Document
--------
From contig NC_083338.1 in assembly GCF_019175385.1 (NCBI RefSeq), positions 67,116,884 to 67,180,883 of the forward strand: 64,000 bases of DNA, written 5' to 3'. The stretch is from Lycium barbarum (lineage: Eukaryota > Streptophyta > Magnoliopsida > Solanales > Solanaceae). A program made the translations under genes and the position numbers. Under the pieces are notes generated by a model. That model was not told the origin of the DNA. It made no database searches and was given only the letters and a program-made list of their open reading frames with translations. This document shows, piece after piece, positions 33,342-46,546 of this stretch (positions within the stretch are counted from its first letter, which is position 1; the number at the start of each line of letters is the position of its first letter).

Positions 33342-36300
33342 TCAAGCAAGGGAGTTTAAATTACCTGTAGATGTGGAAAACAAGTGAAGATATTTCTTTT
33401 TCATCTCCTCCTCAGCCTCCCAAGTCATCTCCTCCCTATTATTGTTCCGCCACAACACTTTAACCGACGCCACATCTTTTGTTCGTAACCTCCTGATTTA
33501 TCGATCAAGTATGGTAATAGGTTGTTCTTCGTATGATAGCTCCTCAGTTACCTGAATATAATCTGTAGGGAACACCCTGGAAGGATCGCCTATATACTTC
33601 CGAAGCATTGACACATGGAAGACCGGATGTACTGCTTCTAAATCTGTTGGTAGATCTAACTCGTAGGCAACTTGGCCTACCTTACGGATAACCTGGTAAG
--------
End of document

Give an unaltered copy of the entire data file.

From contig NC_083338.1 in assembly GCF_019175385.1 (NCBI RefSeq), positions 67,116,884 to 67,180,883 of the forward strand: 64,000 bases of DNA, written 5' to 3'. The stretch is from Lycium barbarum (lineage: Eukaryota > Streptophyta > Magnoliopsida > Solanales > Solanaceae). A program made the translations under genes and the position numbers. Under the pieces are notes generated by a model. That model was not told the origin of the DNA. It made no database searches and was given only the letters and a program-made list of their open reading frames with translations. This document shows, piece after piece, positions 33,342-46,546 of this stretch (positions within the stretch are counted from its first letter, which is position 1; the number at the start of each line of letters is the position of its first letter).

Positions 33342-36300
33342 TCAAGCAAGGGAGTTTAAATTACCTGTAGATGTGGAAAACAAGTGAAGATATTTCTTTT
33401 TCATCTCCTCCTCAGCCTCCCAAGTCATCTCCTCCCTATTATTGTTCCGCCACAACACTTTAACCGACGCCACATCTTTTGTTCGTAACCTCCTGATTTA
33501 TCGATCAAGTATGGTAATAGGTTGTTCTTCGTATGATAGCTCCTCAGTTACCTGAATATAATCTGTAGGGAACACCCTGGAAGGATCGCCTATATACTTC
33601 CGAAGCATTGACACATGGAAGACCGGATGTACTGCTTCTAAATCTGTTGGTAGATCTAACTCGTAGGCAACTTGGCCTACCTTACGGATAACCTGGTAAG